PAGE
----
What do Ben Stiller, Viggo Mortensen, and Tobey Maguire all have in common? Besides solid acting reels, they’ve all spent time in Iceland, and left the country wearing one of Gilbert O. Guðjónsson’s watches. But only after taking a photo with the island’s most famous watchmaker, of course.
In fact, one of the walls at JS Watch Company, a little shop in downtown Reykjavik, is entirely covered with photos of celebrity clients – Tom Cruise, Quentin Tarantino, and Jude Law are also there, amongst others. Naturally, it’s what most shoppers want to talk about. "He was in Iceland?" they ask. "You met him?" and "Was he nice?" are also common questions Gilbert answers several times a day.
And he’s very happy to entertain these inquiries. "Sometimes it’s impossible to work there," says Gilbert’s son, Sigurður Björn Gilbertsson. He is also a watchmaker, but he prefers to work down the road, where he and the company’s designer Grimkell Petur Sigurthorsson have set up an office inside a raincoat shop run by their wives. "My father likes getting up to chat with anyone who passes through the store, but I prefer to work here," he says emphatically – from behind his workbench.
Most of the people Gilbert meets have traveled to Iceland for adventure, and he has a way of taking them on one, so long as they have the time to listen to him.
"I made several watches like this for players of our national team," he says, pointing to a picture of the EURO MMXVI, a special edition made for the country’s football players after their qualification to Euro 2016 in Paris, France. Did the watches help them on their historic run; did it give them the boost needed to upset England in the Quarter-Finals, I ask jokingly. "Of course!" he roars – and then his face softens into a grin.
Gilbert set up his own brand in 2005, having found little joy selling and repairing watches made by others. It was one of his customers – a collector who had left several pieces in Gilbert’s care – who backed him, helping him finance the purchase of some equipment.
All of the watches are designed and assembled by hand, although Gilbert is the first to say that all of the parts come from suppliers in either Germany or Switzerland. This includes the cases, movements, and dials, all the way down to the straps. The company uses Top Grade executions of Soprod moments, adjusted in five positions, to a maximum rate deviation of +4/-4 seconds per day.
Most of the watches cost between $2,200 and $3,500, with the exception of the company’s chronograph and special editions such as the Anniversary watch – that one is €10,950 (approximately $11,600 at time of publishing) – or the Frisland Goð, a watch with a dial made with volcanic ash collected from Iceland’s most infamous volcano, Eyjafjallajökull. With an engraved case, that model is the most expensive in the collection, and retails for €15,170 (approximately $16,200 at time of publishing).
Gilbert’s clientele is mostly international, but then again, so is the population of Iceland. There are, on average, five tourists on the island for every Icelander, and since they’re eligible for VAT refunds on several products when leaving – including Gilbert’s watches – these are even more appealing.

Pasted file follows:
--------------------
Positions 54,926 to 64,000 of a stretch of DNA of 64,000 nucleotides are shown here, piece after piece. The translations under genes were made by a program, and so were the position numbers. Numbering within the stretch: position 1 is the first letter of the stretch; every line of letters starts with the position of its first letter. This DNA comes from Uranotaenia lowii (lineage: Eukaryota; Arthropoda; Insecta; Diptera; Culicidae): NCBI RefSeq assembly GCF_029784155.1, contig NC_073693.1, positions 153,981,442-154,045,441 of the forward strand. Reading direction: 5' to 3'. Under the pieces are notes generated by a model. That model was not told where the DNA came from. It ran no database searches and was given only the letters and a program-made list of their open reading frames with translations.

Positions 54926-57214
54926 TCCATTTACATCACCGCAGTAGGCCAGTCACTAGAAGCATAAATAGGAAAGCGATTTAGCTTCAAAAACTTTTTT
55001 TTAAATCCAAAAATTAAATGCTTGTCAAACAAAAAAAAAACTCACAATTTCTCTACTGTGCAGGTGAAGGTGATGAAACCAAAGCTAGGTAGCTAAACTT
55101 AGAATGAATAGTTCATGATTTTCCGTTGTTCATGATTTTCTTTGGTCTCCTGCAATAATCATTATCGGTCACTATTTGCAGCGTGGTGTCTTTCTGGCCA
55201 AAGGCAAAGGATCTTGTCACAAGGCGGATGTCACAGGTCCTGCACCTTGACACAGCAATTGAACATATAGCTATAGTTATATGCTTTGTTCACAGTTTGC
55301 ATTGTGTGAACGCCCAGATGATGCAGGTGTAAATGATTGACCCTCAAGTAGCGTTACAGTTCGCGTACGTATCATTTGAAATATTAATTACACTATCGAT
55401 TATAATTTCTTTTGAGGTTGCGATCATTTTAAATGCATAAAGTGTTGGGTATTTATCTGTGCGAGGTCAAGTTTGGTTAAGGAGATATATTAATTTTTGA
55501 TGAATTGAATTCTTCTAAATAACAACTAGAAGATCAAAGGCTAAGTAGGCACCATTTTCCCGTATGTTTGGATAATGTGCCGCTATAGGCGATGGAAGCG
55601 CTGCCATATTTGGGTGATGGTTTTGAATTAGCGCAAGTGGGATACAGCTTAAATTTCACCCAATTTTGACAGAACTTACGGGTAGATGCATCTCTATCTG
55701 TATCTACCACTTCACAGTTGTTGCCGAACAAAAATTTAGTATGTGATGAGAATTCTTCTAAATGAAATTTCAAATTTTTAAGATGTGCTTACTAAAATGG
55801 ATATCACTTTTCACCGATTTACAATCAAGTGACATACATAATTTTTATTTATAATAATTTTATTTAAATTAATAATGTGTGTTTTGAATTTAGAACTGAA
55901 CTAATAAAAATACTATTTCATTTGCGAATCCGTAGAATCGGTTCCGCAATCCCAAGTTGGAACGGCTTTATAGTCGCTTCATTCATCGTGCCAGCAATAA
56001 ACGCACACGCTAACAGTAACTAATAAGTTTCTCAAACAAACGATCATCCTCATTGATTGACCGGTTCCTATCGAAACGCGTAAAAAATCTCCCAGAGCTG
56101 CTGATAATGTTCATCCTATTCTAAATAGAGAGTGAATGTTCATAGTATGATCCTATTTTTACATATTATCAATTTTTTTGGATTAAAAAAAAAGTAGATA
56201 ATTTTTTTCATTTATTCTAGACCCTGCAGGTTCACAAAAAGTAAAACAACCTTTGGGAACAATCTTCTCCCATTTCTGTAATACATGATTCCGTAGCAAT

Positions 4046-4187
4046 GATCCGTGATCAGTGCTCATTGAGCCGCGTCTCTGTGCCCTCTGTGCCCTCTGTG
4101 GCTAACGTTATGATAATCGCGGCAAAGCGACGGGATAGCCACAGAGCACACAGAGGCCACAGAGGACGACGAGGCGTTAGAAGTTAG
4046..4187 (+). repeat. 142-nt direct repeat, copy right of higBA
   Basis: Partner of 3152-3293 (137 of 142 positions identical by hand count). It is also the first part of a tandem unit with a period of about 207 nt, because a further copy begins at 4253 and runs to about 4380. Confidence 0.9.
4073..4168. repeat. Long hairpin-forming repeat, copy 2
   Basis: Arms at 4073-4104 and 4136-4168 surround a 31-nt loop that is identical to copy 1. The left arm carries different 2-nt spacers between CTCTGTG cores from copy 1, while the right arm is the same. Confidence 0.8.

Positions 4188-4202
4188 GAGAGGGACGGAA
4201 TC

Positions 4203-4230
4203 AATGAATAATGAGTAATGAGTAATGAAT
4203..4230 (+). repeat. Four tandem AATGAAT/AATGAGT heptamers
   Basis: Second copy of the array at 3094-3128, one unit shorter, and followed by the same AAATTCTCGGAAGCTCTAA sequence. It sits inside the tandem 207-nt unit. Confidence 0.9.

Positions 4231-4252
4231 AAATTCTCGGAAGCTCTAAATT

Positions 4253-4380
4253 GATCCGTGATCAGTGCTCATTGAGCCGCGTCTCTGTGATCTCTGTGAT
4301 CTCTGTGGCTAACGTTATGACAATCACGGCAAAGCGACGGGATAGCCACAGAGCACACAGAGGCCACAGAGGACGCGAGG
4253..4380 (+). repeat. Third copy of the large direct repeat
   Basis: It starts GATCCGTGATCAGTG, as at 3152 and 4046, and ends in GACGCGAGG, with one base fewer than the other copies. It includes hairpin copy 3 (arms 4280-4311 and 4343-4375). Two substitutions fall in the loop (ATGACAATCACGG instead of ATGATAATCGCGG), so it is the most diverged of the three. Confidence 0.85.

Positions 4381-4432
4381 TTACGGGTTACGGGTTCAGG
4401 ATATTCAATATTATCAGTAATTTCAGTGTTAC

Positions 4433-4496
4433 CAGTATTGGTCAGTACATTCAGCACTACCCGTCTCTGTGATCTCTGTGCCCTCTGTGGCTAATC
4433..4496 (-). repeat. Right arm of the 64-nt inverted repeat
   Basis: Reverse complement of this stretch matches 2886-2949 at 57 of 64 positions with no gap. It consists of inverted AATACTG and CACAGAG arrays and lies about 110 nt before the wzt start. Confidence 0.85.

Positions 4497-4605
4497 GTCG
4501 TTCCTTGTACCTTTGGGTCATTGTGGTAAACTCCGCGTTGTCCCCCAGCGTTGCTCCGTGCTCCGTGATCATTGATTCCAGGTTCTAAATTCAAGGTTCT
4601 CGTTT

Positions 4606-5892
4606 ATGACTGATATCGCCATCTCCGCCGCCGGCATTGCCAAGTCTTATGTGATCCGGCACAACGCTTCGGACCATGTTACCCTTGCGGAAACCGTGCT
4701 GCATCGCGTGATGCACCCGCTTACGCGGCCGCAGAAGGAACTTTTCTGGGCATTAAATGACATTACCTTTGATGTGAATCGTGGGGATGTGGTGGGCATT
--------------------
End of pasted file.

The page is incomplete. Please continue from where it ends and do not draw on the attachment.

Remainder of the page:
There is no pretension in Gilbert’s voice when he talks about his watches, only genuine excitement. He’s in it to have fun, and just wants people take a piece of Iceland back with them. He’ll never compete with the likes of Patek Philippe or A. Lange & Söhne, though he likes to point out the German manufacture and his little company are two of only three watchmakers mentioned in Raw Bible, a coffee table book (and website) that focuses on things made in small quantities.
Still, these are well-designed and fairly-priced watches. The most popular watch in the collection, the Sif N.A.R.T. 1948, is powered by a Soprod M100 Date automatic movement, features an Incabloc shock protection system, and is adjusted to five positions. The watch is water resistant to a depth of 1,000 meters.
Presented in a 40mm brushed stainless steel case, it was made in honor of the Icelandic Coast Guard and their role in the unarmed "Cod Wars" against British fishing vessels which took place from 1948 to 1975. "The only war Iceland has actually waged against a foreign power, and it ended in no casualties and a full Icelandic victory," notes Gilbert.
Like their maker, the watches often have stories to tell. Take the Islandus 1919, for instance, the company’s 44mm pilot’s watch. You won’t find any airplane parts inside, but the date is a nod to the country’s first ever air show, held in 1919. It was actually just one aircraft, flown by a pilot hired just for the occasion and who stayed on the island for three weeks after arriving via ferry.
Then there’s the black dial SIF N.A.R.T. 1948 and its bright green SuperLuminova indexes. Gilbert jokes that these are Iceland’s only guarantee of seeing green lights at night, an obvious reference to the Aurora Borealis for which many travelers come to the island.
But the best story is the one told by the Islandus 45 Years Anniversary Edition, which was designed by Gilbert’s son with the help of the JS team, to honor his father’s non-stop commitment to his craft.
For this special piece, JS went with a custom Unitas movement with a three-quarter bridge featuring Geneva stripes, and special engravings on the mainplate and swan neck regulator, and picked a guilloché dial for the front of the watch. Another first for the team, who intend to broaden their offerings despite the company’s small size.
During my short stay, Gilbert often said I was standing in "probably the smallest watch company in the world," and while that’s probably true, what rang truest to me, while I was being watched by some of the most famous actors in the world, was that I was speaking to the most well-liked watchmaker north of the 65th parallel.
For more, visit JS Watch Company online.